Running the Model

The model runs from the command line/terminal/console. You specify the model executable name (HAIL-CAESAR.exe) followed by the path name to the parameter file and the parameter file itself. The model will print out updates to the terminal window regularly, keeping you updated to the stage it is at and if there are any errors. The DEM of your catchment must be present in the same folder as your parameter file and must be correctly formatted.

You need a minimum of three input files:

  1. Parameter file
  2. DEM file of your catchment (currently only ASCII format is supported, sorry .bil/flt fans!)
  3. Rainfall time series text file (There is currently no option to generate rainfall within the model, but this is coming soon)

Your input files (DEM etc, parameter file) can be in any folder you like, as the path to the input files is specified in the parameter file. This means the executable file can be kept separate, once it has been compiled.

The model is run like so:


As you can see, the executable takes two arguments, the first is the path where your parameter file and input files can be found, the second is the name of your parameter file. Note that the names of the input DEM and rainfall file are specified in the parameter file.

When the model runs, it will print to screen the parameters that have been read from the parameter file, for a sanity check. The debug version prints a lot of other information to screen, to help find bugs and errors. I suggest turning this off and running with the optimised version unless you are trying to trace a bug. The program will update you at certain stages of the data ingestion process. (This usually only takes a few seconds). When the model runs, a counter displays the number of elapsed minutes in model-time. (There is an option to turn this off in the parameter file - set debug_print_cycle_on to no.

The model also prints out when it is writing output raster files, such as water depths, elevation difference etc. These files are outputted to the directory specified in the parameter file.


HAIL-CAESAR generates similar outputs to CAESAR-Lisflood, i.e. a timeseries text file of the water discharge, and sediment fluxes; as well as raster files for water depths, elevations, erosion amounts, and so on. These can be outputted at an interval specified in the parameter file. Output files can be saved in ascii (.asc) form only currently.

DEM preparation


You will need to check your DEM is correctly formatted before use. LSDCatchmentModel has specific requirements about DEM layout.

Currently, you will have to prepare your own DEM as a separate stage in the workflow. (Using whichever GIS tool you like, or preferably our own software!). The DEM should be set up so that one side of the catchment will act as the flow exit point. If you do not have the intended catchment outlet point touching one of the DEM edges, you will get unrealistic pooling of water and flood the entire catchment, as water will not be able to leave the model domain. In other words: There should be no ‘NODATA’ values between the intended outlet cell(s) and the edge the DEM file. This is very important for the model to work correctly. You may have to rotate your DEM or add on a channel artificially so that your catchment has a suitable outlet point at one side of the DEM file.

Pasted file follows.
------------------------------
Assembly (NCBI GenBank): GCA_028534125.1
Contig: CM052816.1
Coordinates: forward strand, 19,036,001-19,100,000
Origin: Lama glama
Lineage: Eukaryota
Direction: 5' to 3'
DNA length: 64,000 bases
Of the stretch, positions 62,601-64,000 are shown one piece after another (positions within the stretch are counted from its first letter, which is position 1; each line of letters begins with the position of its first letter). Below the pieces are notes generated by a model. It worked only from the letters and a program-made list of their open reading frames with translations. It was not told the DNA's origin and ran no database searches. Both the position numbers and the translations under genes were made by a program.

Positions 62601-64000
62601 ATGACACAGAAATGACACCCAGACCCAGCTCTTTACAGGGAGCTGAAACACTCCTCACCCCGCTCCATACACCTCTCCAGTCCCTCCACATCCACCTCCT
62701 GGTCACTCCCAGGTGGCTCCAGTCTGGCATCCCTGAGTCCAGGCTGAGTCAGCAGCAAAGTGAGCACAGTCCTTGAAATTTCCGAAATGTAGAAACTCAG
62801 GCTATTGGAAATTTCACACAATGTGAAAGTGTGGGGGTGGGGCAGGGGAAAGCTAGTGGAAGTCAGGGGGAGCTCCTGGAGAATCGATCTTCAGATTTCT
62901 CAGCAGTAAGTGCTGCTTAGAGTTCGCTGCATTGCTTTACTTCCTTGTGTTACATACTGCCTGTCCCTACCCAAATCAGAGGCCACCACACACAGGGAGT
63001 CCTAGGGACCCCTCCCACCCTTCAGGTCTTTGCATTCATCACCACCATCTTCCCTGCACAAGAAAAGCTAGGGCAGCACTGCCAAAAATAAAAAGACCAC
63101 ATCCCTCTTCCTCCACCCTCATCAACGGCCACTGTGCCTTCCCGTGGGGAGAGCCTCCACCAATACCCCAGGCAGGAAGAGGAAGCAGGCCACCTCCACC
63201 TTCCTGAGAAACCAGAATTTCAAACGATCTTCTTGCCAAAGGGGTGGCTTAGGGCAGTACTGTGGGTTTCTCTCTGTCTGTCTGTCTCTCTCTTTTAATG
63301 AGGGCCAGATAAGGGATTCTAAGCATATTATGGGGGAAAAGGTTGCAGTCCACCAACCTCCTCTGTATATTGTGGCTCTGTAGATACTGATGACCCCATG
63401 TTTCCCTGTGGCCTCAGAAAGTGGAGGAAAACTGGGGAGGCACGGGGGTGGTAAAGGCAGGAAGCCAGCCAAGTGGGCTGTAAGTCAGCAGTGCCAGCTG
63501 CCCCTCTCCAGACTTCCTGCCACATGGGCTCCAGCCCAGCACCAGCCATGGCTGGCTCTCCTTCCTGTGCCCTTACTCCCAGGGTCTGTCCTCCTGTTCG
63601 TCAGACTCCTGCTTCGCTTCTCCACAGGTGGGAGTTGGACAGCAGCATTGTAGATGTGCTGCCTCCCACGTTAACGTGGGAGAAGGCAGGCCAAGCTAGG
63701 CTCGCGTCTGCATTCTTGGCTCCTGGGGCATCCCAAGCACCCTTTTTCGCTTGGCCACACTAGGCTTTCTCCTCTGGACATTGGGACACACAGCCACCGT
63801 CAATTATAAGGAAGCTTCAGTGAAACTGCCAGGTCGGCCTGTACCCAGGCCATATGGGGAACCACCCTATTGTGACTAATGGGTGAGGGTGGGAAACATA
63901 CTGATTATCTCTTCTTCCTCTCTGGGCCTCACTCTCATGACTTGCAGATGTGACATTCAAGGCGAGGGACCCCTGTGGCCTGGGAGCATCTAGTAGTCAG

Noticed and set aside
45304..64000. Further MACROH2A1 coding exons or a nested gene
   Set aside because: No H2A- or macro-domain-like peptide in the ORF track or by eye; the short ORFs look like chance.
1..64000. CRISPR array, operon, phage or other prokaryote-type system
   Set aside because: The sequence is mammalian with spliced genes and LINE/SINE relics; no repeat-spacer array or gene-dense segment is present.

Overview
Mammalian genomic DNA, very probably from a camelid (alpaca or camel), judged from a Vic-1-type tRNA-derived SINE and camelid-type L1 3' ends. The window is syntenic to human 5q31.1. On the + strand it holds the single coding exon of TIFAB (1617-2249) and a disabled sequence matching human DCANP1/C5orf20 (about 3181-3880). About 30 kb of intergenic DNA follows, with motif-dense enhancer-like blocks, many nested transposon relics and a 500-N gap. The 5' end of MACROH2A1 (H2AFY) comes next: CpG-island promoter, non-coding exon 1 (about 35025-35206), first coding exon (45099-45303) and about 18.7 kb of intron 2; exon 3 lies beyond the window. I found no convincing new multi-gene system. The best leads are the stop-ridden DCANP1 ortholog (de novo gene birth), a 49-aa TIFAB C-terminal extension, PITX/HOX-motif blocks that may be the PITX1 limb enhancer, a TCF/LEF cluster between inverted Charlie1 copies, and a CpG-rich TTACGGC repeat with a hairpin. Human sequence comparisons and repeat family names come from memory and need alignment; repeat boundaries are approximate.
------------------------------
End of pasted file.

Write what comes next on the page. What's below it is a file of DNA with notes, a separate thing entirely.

The model will actually route water off all edges of the catchment, if the geometry of your catchment allows it. This might be fine for your intended use, but note that the discharge timeseries file will report total water discharge and sediment output as a total from ALL edge cells, not just the ones you think are the main catchment outlet point. As a side effect, you can use the model to simulate range scale runoff and multiple catchments, just be aware that you will get one value for total discharge for the whole DEM.

Technically, the DEM doesn’t need to be pit-filled, but it may be worthwhile to do so as parts of the model can be sped up when the catchment is in a low-flow or steady-flow state. Again, it depends on your intended usage of the model.

Model run time controls

A sample parameter file is provided for the Boscastle floods simulation. This is a 48-hour simulation using a 5m DEM, over a catchment 3km x 5.5km (about 700000 grid cells). It will take about 2-3 hours to run on a mid-range Desktop machine. (You can dramatically speed this up by using a coarser DEM.) Number of domain grid cells is the main control on compute time. With a multi-core machine, the run time can be significantly reduced, depending on the number of cores you have.


If running in a multi-core environment, you can get this down to around 11 minutes using a 48-core machine.!

Note that some of the parameters in the paramter file will have an effect on model run time. For example: in_out_difference, courant_number, and many of the minimum threshold values for flow and erosion can all be tweaked to get model speed up in some way. See the parameter file guide for advice.